• Set the moduleId property to module.id so that templateUrl and styleUrls are relative to the component.

File: src/app/heroes.component.ts (revised metadata)

@Component({
  moduleId: module.id,
  selector: 'my-heroes',
  templateUrl: './heroes.component.html',
  styleUrls: [ './heroes.component.css' ]
})
Update the HeroesComponent class.
  • Import the router from the Angular router library
  • Inject the router in the constructor (along with the HeroService)
  • Implement gotoDetail by calling the router.navigate method
gotoDetail(): void {
 this.router.navigate(['/detail', this.selectedHero.id]);
}

For reference, our heroes.component.ts class now looks:

export class HeroesComponent implements OnInit {
 heroes: Hero[];
 selectedHero: Hero;

 constructor(
 private router: Router,
 private heroService: HeroService) { }

 getHeroes(): void {
 this.heroService.getHeroes().then(heroes => this.heroes = heroes);
 }

 ngOnInit(): void {
 this.getHeroes();
 }

 onSelect(hero: Hero): void {
 this.selectedHero = hero;
 }

 gotoDetail(): void {
 this.router.navigate(['/detail', this.selectedHero.id]);
 }
}

Styling the App

Add a dashboard.component.css (src/app/dashboard.component.ts

styleUrls: [ './dashboard.component.css' ]

and (src/app/dashboard.component.css)

[class*='col-'] {
 float: left;
 padding-right: 20px;
 padding-bottom: 20px;
}
[class*='col-']:last-of-type {
 padding-right: 0;
}
a {
 text-decoration: none;
}
*, *:after, *:before {
 -webkit-box-sizing: border-box;
 -moz-box-sizing: border-box;
 box-sizing: border-box;
}
h3 {
 text-align: center; margin-bottom: 0;
}
h4 {
 position: relative;
}
.grid {
 margin: 0;
}
.col-1-4 {
 width: 25%;
}
.module {
 padding: 20px;
 text-align: center;
 color: #eee;
 max-height: 120px;
 min-width: 120px;
 background-color: #607D8B;
 border-radius: 2px;
}
.module:hover {
 background-color: #EEE;
 cursor: pointer;
 color: #607d8b;
}
.grid-pad {
 padding: 10px 0;
}
.grid-pad > [class*='col-']:last-of-type {
 padding-right: 20px;
}
@media (max-width: 600px) {
 .module {
 font-size: 10px;
 max-height: 75px; }
}
@media (max-width: 1024px) {
 .grid {
 margin: 0;
 }
 .module {
 min-width: 60px;
 }
}

now file: src/app/hero.component.css

label {
 display: inline-block;
 width: 3em;
 margin: .5em 0;
 color: #607D8B;
 font-weight: bold;
}
input {
 height: 2em;
 font-size: 1em;
 padding-left: .4em;
}
button {
 margin-top: 20px;
 font-family: Arial;
 background-color: #eee;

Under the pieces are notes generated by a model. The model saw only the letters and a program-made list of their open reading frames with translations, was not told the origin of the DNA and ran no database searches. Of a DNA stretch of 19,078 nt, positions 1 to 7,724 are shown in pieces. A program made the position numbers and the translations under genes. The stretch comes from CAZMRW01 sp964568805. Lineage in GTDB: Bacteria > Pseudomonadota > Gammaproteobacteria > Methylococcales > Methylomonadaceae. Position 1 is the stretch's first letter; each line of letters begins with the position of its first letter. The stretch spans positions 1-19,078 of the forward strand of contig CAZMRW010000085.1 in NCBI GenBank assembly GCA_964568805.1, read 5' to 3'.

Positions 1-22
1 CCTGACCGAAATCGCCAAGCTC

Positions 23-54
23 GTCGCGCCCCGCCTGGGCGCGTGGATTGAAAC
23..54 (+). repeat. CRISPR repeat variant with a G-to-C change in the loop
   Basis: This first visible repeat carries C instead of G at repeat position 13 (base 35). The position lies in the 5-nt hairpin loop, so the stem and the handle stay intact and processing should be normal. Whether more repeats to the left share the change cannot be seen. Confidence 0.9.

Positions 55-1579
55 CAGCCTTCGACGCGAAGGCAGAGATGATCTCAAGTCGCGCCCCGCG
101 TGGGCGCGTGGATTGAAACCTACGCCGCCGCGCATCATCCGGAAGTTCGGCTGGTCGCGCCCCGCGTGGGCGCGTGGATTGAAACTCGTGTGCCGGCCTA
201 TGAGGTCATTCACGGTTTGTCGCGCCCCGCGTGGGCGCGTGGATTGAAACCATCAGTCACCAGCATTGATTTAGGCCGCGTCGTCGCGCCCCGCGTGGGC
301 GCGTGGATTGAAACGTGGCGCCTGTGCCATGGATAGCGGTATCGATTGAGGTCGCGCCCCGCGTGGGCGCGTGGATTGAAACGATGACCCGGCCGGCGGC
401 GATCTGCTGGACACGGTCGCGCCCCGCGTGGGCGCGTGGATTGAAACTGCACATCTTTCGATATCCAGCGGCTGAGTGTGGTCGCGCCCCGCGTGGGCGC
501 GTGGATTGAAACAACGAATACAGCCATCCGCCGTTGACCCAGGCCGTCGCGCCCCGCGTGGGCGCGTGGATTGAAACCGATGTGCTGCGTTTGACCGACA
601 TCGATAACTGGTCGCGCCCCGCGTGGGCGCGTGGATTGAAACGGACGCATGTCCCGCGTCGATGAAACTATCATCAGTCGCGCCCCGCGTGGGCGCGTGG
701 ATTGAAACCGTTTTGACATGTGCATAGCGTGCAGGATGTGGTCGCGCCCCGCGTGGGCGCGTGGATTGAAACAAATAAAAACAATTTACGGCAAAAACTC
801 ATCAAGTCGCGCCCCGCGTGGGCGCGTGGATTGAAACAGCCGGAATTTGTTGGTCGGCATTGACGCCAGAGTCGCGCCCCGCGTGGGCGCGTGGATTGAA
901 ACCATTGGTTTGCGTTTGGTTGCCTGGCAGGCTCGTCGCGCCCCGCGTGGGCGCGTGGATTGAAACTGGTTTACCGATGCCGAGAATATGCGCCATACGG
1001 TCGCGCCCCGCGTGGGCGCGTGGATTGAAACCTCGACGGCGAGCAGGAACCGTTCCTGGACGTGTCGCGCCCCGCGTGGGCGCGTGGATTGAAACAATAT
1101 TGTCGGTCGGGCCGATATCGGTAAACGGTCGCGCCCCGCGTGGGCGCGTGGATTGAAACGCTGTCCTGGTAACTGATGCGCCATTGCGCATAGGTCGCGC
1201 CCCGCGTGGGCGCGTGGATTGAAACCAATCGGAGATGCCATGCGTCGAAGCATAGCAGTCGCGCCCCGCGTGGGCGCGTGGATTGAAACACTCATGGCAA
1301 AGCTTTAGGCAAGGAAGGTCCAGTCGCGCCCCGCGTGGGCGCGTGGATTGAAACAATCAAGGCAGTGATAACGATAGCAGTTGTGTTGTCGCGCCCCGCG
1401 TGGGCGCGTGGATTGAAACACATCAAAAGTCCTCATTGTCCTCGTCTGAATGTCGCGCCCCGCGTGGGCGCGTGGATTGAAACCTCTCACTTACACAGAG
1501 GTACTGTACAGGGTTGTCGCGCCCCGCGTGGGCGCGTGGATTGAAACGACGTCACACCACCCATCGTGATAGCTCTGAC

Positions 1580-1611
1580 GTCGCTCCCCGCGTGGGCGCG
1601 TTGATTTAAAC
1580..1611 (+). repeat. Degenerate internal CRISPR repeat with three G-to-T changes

border: none;
 padding: 5px 10px;
 border-radius: 4px;
 cursor: pointer; cursor: hand;
}
button:hover {
 background-color: #cfd8dc;
}
button:disabled {
 background-color: #eee;
 color: #ccc; 
 cursor: auto;
}
Style the Navigation Links

Add a app.component.css file to the app folder with the following content.

file: crs/app/app.component.css

h1 {
 font-size: 1.2em;
 color: #999;
 margin-bottom: 0;
}
h2 {
 font-size: 2em;
 margin-top: 0;
 padding-top: 0;
}
nav a {
 padding: 5px 10px;
 text-decoration: none;
 margin-top: 10px;
 display: inline-block;
 background-color: #eee;
 border-radius: 4px;
}
nav a:visited, a:link {
 color: #607D8B;
}
nav a:hover {
 color: #039be5;
 background-color: #CFD8DC;
}
nav a.active {
 color: #039be5;
}

Check in browser

The routerLinkActive directive

First add moduleId: module.id to the @Component metadata of the AppComponent to enable module-relative file URLs. Then add a styleUrls property that points to this CSS file as follows.

styleUrls: ['./app.component.css'],

Create the file styles.css, if it doesn’t exist already. Ensure that it contains the master styles given here.

Global application styles

When we add styles to a component, we’re keeping everything a component needs — HTML, the CSS, the code — together in one convenient place. It’s pretty easy to package it all up and re-use the component somewhere else.

We can also create styles at the application level outside of any component.

Our designers provided some basic styles to apply to elements across the entire app. These correspond to the full set of master styles that we installed earlier during setup. Here is an excerpt:

styles.css(excerpt)

/* Master Styles */
h1 {
 color: #369;
 font-family: Arial, Helvetica, sans-serif;
 font-size: 250%;
}
h2, h3 {
 color: #444;
 font-family: Arial, Helvetica, sans-serif;
 font-weight: lighter;
}
body {
 margin: 2em;
}
body, input[text], button {
 color: #888;
 font-family: Cambria, Georgia;
}
/* . . . */
/* everywhere else */
* {
 font-family: Arial, Helvetica, sans-serif;
}

If necessary, also edit index.html to refer to this stylesheet.

<link rel="stylesheet" href="styles.css">
Recap
  • We added the Angular Router to navigate among different components.
  • We learned how to create router links to represent navigation menu items.
  • We used router link parameters to navigate to the details of user selected hero.
  • We shared the HeroService among multiple components.
  • We moved HTML and CSS out of the component file and into their own files.
  • We added the uppercase pipe to format data.
  • We refactored routes into a Routing Module that we import.

 

Tutorial Walk Through: Tour of Heroes in VSCode Editor – Part 1